Mary Beale (1633-1699) Sketch of the Artist's Son, Bartholomew Beale, Facing
George Stubbs Mares and Foals in a River Landscape c.1763-8
Sir Joshua Reynolds, Three Ladies Adorning a Term of Hymen 1773
Putting the Stubbs next to the Reynolds brings out interesting underlying similarities between the two groups. Rich patrons in Britain were as keen to have portraits of their families as of their horses. Stubbs became a master in arranging horses in a composition that moved beyond the mere portrait to acquire the status of high art. Both of these paintings arrange figures in the landscape rather like a frieze. The arrangement of dark figures next to pale figures and particularly of a white figure against the dark echo each other in terms of their arrangement and they also speak of the English propertied classes.
Sir Charles Lock Eastlake, The Colosseum from the Esquiline 1822
William Dyce, Madonna and Child c.1827-30
Both these pictures in different ways bring out the importance of Italy for British artists. Both of them use the low, horizontal landscape line in the background to set off their views and both are imbued with a warm Italian light. Although Eastlake is looking at the Colosseum and Dyce is imagining a very different religious scene, they go wonderfully well together in terms of their colour range and background.
Sir Lawrence Alma-Tadema A Favourite Custom 1909
Walter Richard Sickert La Hollandaise, c.1906
Surprisingly, arranging works of art in the order in which they were made rather than by traditional art historical categories accentuates points of departure and innovation. The radicalism of Sickert's depiction of a naked woman in a cheap iron bed in a seedy Camden bed-sit is all the more striking when one sees the idealised fantasy of a Roman bath that Alma-Tadema painted three years later.
Gwen John, Nude Girl 1909-10
Eric Gill, Ecstasy 1910-1
Gwen John's Nude Girl speaks to Eric Gill's Ecstacy in terms of contrast as well as similarity. Both of these compositions seem to represent thin, almost emaciated figures that are at once isolated, but also drawn together. There is a desperation both in the single woman, as there is in the couple and while she seems to draw us towards her plight and yet ignore the viewer, the couple are completely immersed in each other.
Arnold Machin St John the Baptist c.1944
Eileen Agar Angel of Anarchy 1936-40
The relationship here is, most obviously, one of contrast. The Machin is traditional in both its subject matter and treatment while the Agar uses an unorthodox process of wrapping and covering up for her 'angel of anarchy'. Because of their dates, these two works sit in a room with paintings and sculptures that both depict and express reactions to the second world war. The aesthetic contrast here echoes, perhaps, widely ranging differences in emotional responses to the war.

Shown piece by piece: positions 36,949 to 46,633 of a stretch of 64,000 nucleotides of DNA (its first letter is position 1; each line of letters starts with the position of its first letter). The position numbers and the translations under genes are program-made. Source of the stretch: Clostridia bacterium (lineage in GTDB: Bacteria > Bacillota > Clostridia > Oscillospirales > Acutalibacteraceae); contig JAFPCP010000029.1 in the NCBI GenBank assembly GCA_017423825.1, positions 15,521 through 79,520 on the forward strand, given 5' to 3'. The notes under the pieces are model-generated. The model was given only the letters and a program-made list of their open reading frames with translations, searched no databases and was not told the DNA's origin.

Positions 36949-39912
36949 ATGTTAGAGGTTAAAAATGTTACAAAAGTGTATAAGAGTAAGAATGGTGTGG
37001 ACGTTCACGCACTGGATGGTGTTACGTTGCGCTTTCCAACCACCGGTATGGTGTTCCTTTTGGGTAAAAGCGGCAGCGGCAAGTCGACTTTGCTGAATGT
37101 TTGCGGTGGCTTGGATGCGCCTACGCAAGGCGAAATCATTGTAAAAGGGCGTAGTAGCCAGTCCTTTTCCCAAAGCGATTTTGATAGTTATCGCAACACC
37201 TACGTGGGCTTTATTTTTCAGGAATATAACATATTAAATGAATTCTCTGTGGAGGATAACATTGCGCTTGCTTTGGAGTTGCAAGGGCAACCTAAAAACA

Frank Bowling, Mirror 1966
Peter Blake, Portrait of David Hockney in a Hollywood Spanish Interior 1965
The 1960s was a period of social as well as artistic change. In a statement of rebellion and aspiration, Bowling shows himself both swinging rebelliously over, and gently descending from the staircase that linked the anarchic Royal College of Art to the established serenity of the V&A Museum as a symbol. In the same year, Blake painted Bowling's colleague David Hockney in front of a Michael Cooper photograph of a young man in tight shorts lingering on another staircase, an image of sexual rebellion in a world where homosexuality was still illegal.
Richard Hamilton, The Citizen 1981-83
Mona Hatoum Performance Still 1985, printed 1995
Both Richard Hamilton and Mona Hatoum speak obliquely about the oppression of one political regime upon another. They both use previous histories to talk of martyrdom and slavery in the ways that they invoke Christian imagery and use the body more or less vulnerable to represent their political subject each speaks strongly to the other.
Keith Coventry East Street Estate 1994
Bridget Riley Nataraja 1993
One of the nice aspects of this hang has been that we can put young artists next to senior artists. Normally senior artists tend to be represented only when they first emerge, but of course they continue to work throughout their lifetimes. Here we have two works which on the face of it speak to each other in terms of their geometric forms, but whereas Bridget Riley is concerned to let the eye dance across the canvas in the way that she organises her interwoven strips Keith Coventry is using the ground plan of a London housing estate to make a painting which talks both about urban London and about the abstract tradition.
Brit Sch., Allegory of Man 1596 or after
+ Brit Sch., The Cholmondelely Ladies. c.1600
'The Cholmondeley Ladies' is a Tate icon: it is a real favourite with our visitors, almost constantly on display, and has for may years been one of the best-selling postcards in the shop. Its popularity may lie in its linearity and simplicity which gives it a very 'modern' appearance. Portraiture dominates British art of this period, and the painting has previously been shown in displays of Tudor and Stuart portraiture. The new hang enables us to bring it together with the 'Allegory of Man' which was produced at around the same time. This is a very rare survival of a religious painting produced in Britain in this early period - a time of deep suspicion of religious imagery and of outbreaks of iconoclasm. The juxtaposition allows us to demonstrate the different type of art that was being produced at this time - the ever popular portraiture recording family and dynasty of the higher social classes, as well as highlighting an art form that would come under great scrutiny and of which much has been lost.